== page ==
When parents remain mostly positive with children, they are ready to receive feedback. Kids who are ready to hear criticism when necessary, are more likely to learn and adjust behaviors, rather than shutting down in the face of a hard conversation. You can use these “kid-friendly criticism” tips:
Avoid non-teachable moments: Your child may not be ready to hear feedback after missing a goal or striking out. Choose your time for criticism wisely by staying in tune with your child's emotions.
Criticize in private: Avoid embarrassing your children by giving feedback in front of others, especially their peers.
Ask permission: Instead of assuming your children want to hear your feedback on their behavior or play, ask them first. If they agree to hear you out, that is clue that you’re more likely to get the desired response.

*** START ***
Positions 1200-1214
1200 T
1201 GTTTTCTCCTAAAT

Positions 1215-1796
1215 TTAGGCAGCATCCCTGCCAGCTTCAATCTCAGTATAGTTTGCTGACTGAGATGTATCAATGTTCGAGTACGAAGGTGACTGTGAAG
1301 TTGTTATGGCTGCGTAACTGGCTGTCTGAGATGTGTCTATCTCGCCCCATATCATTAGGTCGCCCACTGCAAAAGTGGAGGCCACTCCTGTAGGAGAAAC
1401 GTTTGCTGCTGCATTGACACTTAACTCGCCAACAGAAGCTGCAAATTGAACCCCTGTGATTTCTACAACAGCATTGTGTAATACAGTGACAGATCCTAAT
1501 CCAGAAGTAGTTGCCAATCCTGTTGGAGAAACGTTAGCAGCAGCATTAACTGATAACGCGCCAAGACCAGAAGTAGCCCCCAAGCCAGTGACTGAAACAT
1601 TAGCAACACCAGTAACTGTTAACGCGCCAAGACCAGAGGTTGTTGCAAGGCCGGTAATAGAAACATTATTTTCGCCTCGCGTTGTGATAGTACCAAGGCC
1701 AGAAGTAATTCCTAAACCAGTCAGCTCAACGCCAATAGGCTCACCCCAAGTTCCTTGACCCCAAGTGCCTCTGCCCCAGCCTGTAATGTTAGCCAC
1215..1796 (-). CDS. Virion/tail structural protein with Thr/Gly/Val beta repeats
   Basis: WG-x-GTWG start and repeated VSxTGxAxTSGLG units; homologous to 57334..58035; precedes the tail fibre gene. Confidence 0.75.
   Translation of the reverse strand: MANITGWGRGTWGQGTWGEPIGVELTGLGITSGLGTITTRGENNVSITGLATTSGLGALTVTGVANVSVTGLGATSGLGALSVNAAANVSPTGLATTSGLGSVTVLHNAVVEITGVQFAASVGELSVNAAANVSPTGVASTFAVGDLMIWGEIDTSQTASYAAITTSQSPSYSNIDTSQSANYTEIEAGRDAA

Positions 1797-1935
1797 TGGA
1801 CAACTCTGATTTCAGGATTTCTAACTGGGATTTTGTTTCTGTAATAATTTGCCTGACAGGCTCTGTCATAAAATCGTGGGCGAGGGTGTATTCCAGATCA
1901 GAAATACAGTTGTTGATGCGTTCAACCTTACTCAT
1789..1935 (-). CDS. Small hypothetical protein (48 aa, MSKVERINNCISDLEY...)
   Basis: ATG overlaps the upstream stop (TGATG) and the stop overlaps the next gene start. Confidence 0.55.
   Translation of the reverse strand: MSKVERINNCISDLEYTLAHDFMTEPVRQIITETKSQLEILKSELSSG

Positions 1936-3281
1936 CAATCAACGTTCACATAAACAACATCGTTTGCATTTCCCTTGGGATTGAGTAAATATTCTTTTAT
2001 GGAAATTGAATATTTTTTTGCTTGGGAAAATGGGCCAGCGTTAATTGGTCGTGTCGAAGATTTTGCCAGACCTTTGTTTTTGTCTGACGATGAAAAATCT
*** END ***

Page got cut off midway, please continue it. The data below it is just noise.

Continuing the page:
If-then statements: Lead your child to understand how a change in behavior could have a positive outcome. ("If you do this then that is likely to happen.")
Criticism sandwich: Keep your child emotionally ready for feedback by giving truthful and specific positives before and after any criticism. This tool works especially well when combined with if-then statements.
For more details on these “kid-friendly criticism” techniques, download the book excerpt below.
This PDF was excerpted from PCA Founder Jim Thompson’s (@JimThompson18) book Positive Sports Parenting. To purchase the entire book, and to learn more about other PCA books, click here.
These books are used in PCA’s live workshops. To learn more about our interactive parent workshops, click here.